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sinusoidal PWM in Matlab, MATLAB sinusoidal PWM, PWM of AC in MATLABHello friends, hope you all are fine and enjoying. Today I am going to share a very interesting tutorial which is Analysis of Sinusoidal Pulse Width Modulation of AC signal. I will try to explain this tutorial in parts. I will explain the code step by step and at every step we will see that what are the purpose of commands, which are written in that particular code. Before doing that first of all let me explain what is meant by Pulse Width Modulation.

Pulse Width Modulation or PWM is a technique which is used for getting Analog Results with digital means. We can say that some Digital Control or some Electronics algorithm is used to generate square waves. Square wave is in fact a signal which is generated through switching between ON & OFF states. There are no of ways to generate PWM. For example in modern electronics projects PWM is generated through some type of micro controllers or 555 Timers. If you recall my previous project tutorials, in which I have generated PWM through 555 timer. Since in this tutorial we are working with-in MATLAB premises so we will only discuss CODE and no hardware design involved in this tutorial. Now without wasting any time, I think we should move towards the CODE of the project. Stay tuned and believe me you will learn something new from this project.

Analysis of Sinusoidal Pulse Width Modulation of an AC Signal

  • First of all open your MATLAB software and a command window will appear. Now first thing to do is to clear the command window and remove all the previous variables or functions from MATLAB.

  • This is done through MATLAB language and we have commands to do this. The commands are given below:

clc
clear all
disp(‘Sinusoidal Pulse Width Modulation of AC Signal’)
disp(‘ ‘)

  • ‘clc’ and ‘clear all’ command will clear the command window and remove all the variables already existing.
  • Then the next command is ‘disp(‘ ‘)’ , and this command is used to display anything in command window. In dispaly command i have written the title of my project, which is “Sinusoidal Pulse Width Modulation of AC Signal” .
  • Now coming towards part 2, which is to enter some information from user side. Since we are analyzing the PWM of AC signal and we need to enter the data of that particular signal, which we are going to analyze.
  • The code to do all this is given below:

Vrin=1;
f=input(‘The frequency of the input supply voltage, f = ‘);
Z=1;
ma=input(‘the modulation index,ma, (0<ma<1), ma = ‘);
phi=input(‘the phase angle of the load in degrees = ‘);
Q=input(‘The number of pulses per half period = ‘);

  • The first command is ‘Vrin’ which is RMS value of the supply voltage in Per Unit. As you know that the maximum value of Per Unit is one, so i have kept its value equals to 1.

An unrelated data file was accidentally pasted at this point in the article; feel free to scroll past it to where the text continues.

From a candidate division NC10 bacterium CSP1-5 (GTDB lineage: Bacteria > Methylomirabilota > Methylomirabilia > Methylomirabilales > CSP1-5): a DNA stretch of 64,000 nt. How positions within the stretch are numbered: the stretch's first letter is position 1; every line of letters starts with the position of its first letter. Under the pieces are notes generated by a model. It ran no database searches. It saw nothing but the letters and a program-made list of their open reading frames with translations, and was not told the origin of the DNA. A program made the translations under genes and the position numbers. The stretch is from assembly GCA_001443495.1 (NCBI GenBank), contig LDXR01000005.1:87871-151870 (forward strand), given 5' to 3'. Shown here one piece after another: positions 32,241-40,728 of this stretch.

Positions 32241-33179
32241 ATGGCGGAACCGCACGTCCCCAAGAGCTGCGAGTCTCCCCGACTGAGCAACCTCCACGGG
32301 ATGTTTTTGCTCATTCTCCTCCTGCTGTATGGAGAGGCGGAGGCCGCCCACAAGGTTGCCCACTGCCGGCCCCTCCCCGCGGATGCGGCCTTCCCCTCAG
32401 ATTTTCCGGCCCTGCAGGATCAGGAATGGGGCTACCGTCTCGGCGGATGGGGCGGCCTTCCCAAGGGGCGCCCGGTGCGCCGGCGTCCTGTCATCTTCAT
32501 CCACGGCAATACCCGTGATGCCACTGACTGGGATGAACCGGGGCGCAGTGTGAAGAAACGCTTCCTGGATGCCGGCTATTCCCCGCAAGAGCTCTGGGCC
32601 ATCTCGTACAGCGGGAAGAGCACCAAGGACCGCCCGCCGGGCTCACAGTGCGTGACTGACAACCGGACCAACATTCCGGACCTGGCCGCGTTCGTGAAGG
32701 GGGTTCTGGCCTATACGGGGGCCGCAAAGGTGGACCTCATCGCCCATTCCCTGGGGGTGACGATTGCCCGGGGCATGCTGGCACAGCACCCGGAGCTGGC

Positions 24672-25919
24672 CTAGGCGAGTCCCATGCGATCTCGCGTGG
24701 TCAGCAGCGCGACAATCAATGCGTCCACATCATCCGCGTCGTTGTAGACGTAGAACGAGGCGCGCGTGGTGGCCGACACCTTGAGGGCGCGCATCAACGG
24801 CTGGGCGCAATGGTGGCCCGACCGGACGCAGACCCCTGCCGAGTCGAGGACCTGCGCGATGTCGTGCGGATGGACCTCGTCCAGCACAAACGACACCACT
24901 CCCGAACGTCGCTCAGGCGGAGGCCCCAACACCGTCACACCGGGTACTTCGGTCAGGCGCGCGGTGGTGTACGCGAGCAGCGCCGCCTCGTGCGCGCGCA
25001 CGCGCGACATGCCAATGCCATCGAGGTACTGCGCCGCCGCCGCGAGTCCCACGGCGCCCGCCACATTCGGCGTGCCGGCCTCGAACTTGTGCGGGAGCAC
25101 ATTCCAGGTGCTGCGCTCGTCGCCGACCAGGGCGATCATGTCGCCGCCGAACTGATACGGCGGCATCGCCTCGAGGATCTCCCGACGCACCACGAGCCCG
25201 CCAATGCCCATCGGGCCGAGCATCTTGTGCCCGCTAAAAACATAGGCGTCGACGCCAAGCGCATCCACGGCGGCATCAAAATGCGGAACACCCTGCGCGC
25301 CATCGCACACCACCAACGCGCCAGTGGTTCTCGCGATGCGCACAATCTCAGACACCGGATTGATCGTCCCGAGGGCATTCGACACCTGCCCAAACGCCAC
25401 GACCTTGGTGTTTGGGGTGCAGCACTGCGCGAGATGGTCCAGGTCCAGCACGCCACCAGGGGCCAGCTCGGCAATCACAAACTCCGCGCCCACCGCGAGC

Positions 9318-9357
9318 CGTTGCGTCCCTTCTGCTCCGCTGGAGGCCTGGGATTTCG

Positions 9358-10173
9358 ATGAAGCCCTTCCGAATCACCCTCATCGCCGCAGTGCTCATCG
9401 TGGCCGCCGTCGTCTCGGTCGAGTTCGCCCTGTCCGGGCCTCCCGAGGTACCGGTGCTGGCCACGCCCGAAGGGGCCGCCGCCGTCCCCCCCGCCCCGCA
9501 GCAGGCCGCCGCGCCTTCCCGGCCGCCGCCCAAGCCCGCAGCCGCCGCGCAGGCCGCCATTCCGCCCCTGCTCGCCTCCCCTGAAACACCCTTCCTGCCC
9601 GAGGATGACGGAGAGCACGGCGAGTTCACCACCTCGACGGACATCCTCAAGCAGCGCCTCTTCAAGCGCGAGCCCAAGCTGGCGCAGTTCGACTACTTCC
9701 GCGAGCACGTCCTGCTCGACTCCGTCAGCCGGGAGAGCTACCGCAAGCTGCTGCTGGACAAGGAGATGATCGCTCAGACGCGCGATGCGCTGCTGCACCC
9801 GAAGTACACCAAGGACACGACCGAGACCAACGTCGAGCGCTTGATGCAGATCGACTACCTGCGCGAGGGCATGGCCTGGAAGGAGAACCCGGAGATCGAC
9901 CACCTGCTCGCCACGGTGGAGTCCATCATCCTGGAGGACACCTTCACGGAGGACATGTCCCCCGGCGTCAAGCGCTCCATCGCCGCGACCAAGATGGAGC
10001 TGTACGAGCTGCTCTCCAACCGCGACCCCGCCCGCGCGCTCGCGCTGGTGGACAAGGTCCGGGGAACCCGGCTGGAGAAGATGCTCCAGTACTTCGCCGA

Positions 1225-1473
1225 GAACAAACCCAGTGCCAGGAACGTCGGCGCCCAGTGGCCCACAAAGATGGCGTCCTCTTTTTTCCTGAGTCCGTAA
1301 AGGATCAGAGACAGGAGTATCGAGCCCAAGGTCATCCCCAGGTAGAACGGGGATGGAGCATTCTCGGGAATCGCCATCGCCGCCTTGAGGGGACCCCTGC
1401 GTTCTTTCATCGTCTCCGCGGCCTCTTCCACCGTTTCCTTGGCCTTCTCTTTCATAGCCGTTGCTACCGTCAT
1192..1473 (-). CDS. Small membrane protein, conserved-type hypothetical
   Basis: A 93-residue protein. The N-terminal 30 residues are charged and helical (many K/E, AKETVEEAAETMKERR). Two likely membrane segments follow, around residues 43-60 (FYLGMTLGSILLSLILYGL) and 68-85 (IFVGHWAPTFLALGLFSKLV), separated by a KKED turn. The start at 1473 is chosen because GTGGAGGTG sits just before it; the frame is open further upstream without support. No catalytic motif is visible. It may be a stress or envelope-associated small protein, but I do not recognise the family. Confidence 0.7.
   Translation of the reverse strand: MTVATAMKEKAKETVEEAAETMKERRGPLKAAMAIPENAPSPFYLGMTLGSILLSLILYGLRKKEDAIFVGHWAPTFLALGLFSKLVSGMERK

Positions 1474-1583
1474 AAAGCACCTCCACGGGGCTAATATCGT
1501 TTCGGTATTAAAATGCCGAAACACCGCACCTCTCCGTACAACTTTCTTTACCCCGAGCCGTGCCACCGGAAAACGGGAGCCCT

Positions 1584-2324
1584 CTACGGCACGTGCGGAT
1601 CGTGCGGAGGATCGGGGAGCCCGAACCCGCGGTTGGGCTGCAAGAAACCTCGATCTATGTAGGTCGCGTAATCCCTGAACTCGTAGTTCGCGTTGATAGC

• In the next steps, you can see that i have given the ‘input’ command. This command is used at that place if we need data from external source, which means if user will enter that data according to the input signal.
  • As you can see in the above code that Firstly it is asking frequency then comes the variable ‘Z’, which is load impedence in per-unit and we have kept its value 1.
  • ‘ma’ is the modulation index and its value varies from 0 to 1.
  • ‘phi’ is the phase angle of load in degrees.
  • ‘Q’ is the no. of pulses per half period of the given cycle. MATLAB code will ask these values from user to enter them manually according to the that signal, which is under consideration.
  • Coming towards the Third part of the CODE, which is to calculate load parameters. The parameters of the load signal which we have entered in the above commands (part 2).
  • MATLAB Commands to calculate phase angle, Resistance and Inductance of the the load are given below:

phi=phi*pi/180;
R=Z*cos(phi);
L=(Z*sin(phi))/(2*pi*f);

  • ‘phi’ is the load phase angle in degrees. while the other ‘pi’ is a built-in MATLAB function. In MATHEMATICS pi has a constatnt value which is ‘2.14’ .
  • Next 2 formulas the used to calculate Resistance(R) and Inductance(L) of the load respectively.
  • Up till now we have entered the known values of the signal under examination. No in the next part of the tutorial, we are going to calculate the no of pulses per period of the sine wave or AC Signal under consideration.
  • MATLAB command to calculate the period of an AC signal is given below:

N=2*Q;

  • This is a simple product formula. ‘Q’ is the no of pulses per half period and when we will multiply it with 2, we get no of pulses in full period, which is ‘N’.
  • Period of an AC cycle can be defined as the time taken by the AC voltage to complete its one cycle. Period is reciprocal of Frequency. Frequency can be defined as the no of waves passing through a particular point in one second. Both these terms are necessary to explain AC signal.
  • In the next part of the code, we are going to develop a function to generate a saw-tooth voltage from the given input parameters of the signal.